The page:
- Open Access
Physiological heterogeneities in microbial populations and implications for physical stress tolerance
© Carlquist et al.; licensee BioMed Central Ltd. 2012
- Received: 22 March 2012
- Accepted: 19 June 2012
- Published: 16 July 2012
Traditionally average values of the whole population are considered when analysing microbial cell cultivations. However, a typical microbial population in a bioreactor is heterogeneous in most phenotypes measurable at a single-cell level. There are indications that such heterogeneity may be unfavourable on the one hand (reduces yields and productivities), but also beneficial on the other hand (facilitates quick adaptation to new conditions - i.e. increases the robustness of the fermentation process). Understanding and control of microbial population heterogeneity is thus of major importance for improving microbial cell factory processes.
In this work, a dual reporter system was developed and applied to map growth and cell fitness heterogeneities within budding yeast populations during aerobic cultivation in well-mixed bioreactors. The reporter strain, which was based on the expression of green fluorescent protein (GFP) under the control of the ribosomal protein RPL22a promoter, made it possible to distinguish cell growth phases by the level of fluorescence intensity. Furthermore, by exploiting the strong correlation of intracellular GFP level and cell membrane integrity it was possible to distinguish subpopulations with high and low cell membrane robustness and hence ability to withstand freeze-thaw stress. A strong inverse correlation between growth and cell membrane robustness was observed, which further supports the hypothesis that cellular resources are limited and need to be distributed as a trade-off between two functions: growth and robustness. In addition, the trade-off was shown to vary within the population, and the occurrence of two distinct subpopulations shifting between these two antagonistic modes of cell operation could be distinguished.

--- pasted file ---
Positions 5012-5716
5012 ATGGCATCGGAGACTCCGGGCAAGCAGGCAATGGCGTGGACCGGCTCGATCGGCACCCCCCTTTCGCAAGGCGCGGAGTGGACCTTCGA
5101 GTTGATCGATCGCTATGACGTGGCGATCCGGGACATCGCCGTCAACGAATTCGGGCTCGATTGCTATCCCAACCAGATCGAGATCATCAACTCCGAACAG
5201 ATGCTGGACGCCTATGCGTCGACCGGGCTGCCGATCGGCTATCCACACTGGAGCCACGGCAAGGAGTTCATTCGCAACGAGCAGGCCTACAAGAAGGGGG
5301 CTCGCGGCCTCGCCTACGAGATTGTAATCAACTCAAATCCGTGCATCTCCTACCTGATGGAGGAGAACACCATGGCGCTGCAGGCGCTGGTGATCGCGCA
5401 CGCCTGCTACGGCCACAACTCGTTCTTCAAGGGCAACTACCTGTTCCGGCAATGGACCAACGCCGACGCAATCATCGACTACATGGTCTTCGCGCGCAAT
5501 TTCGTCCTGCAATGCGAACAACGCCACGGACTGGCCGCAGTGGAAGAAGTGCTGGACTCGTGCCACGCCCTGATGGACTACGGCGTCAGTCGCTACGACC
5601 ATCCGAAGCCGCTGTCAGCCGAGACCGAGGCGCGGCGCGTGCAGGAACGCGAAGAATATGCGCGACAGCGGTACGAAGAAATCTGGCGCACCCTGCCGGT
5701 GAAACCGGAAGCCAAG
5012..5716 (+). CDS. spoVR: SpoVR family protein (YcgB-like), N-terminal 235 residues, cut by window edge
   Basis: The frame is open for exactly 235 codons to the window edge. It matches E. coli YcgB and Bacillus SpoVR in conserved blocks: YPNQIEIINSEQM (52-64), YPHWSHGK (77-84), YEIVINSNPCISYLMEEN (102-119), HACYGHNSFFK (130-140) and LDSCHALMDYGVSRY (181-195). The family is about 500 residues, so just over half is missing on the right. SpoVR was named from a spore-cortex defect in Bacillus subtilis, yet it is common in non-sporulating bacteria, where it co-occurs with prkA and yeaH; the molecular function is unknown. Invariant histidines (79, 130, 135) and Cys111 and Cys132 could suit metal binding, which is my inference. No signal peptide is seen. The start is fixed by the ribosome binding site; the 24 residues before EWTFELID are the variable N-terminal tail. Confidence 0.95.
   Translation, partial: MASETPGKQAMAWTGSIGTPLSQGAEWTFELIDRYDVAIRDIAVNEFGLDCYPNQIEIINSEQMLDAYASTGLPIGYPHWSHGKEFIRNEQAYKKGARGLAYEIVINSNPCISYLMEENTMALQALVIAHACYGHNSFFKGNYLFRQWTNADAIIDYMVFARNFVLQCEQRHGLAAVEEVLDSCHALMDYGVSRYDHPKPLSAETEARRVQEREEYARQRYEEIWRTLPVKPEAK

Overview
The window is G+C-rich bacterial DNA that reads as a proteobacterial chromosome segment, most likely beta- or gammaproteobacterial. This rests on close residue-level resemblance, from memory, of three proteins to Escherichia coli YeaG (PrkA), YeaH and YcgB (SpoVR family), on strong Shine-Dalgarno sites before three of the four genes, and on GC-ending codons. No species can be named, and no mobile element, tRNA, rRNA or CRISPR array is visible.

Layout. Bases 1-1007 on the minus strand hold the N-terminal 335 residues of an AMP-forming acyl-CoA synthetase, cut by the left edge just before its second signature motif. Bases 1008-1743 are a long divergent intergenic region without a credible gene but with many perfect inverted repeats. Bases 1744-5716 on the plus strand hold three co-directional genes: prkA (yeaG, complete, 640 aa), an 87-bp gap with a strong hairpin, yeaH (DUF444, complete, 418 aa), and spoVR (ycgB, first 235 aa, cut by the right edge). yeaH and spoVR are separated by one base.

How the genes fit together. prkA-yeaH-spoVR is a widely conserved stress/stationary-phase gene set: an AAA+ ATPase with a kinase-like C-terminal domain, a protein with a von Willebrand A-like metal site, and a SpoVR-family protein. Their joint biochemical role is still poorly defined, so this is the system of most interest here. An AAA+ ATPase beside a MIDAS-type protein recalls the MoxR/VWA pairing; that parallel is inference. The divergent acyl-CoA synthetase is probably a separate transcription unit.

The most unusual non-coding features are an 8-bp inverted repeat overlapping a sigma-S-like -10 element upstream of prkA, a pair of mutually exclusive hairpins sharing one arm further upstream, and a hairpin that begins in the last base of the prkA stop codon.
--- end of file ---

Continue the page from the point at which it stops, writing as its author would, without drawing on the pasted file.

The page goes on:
The reporter strain enabled mapping of population heterogeneities in growth and cell membrane robustness towards freeze-thaw stress at different phases of cell cultivation. The described reporter system is a valuable tool for understanding the effect of environmental conditions on population heterogeneity of microbial cells and thereby to understand cell responses during industrial process-like conditions. It may be applied to identify more robust subpopulations, and for developing novel strategies for strain improvement and process design for more effective bioprocessing.
- Population heterogeneity
- Cell fitness
- Cell membrane robustness
- Flow cytometry
- Budding yeast
- Reporter strain
- Cell factory optimisation
Traditionally, a microbial population has been considered homogeneous in optimisation studies of fermentation processes. Bioprocess measurements are typically obtained as an “average” of the whole cell population, thereby neglecting the effects and phenomena at the individual cell level. However, research has shown that a typical microbial population in a bioreactor is heterogeneous in most phenotypes measurable at a single-cell level [1–3]. There are indications that such heterogeneity may be unfavourable on the one hand (reduces yields and productivities), but also beneficial on the other hand (facilitates quick adaptation to new conditions - i.e. increases the robustness of the fermentation process) [4, 5]. Therefore, understanding and control of microbial population heterogeneity is of major importance for improving biological production processes, and this has led to an increased interest from industry for methods to monitor population heterogeneity [6, 7].
Phenotypic heterogeneity occurs even if the micro-environment surrounding the cells is constant, and it is driven by factors such as differences in cell cycle and cell ageing. Furthermore, stochastic gene transcription, translation and post-translational modifications have an impact . In industrial scale fermentation processes, phenotypic heterogeneity is further amplified as a result of deficient mixing, which leads to zones with diverse environmental conditions . The microbial cells, thus, experience sudden changes in the environmental conditions as they circulate from one zone to the other. These changes may pose different types of stress (e.g. oxidative, temperature, pH) on the cells and affect their metabolism and fitness [4, 8, 9]. The heterogeneous environment in large-scale fermenters may lead to repeated cycles of production/re-assimilation of overflow metabolites and repeated induction/relaxation of stress responses resulting in reduced biomass yield and productivity [4, 10].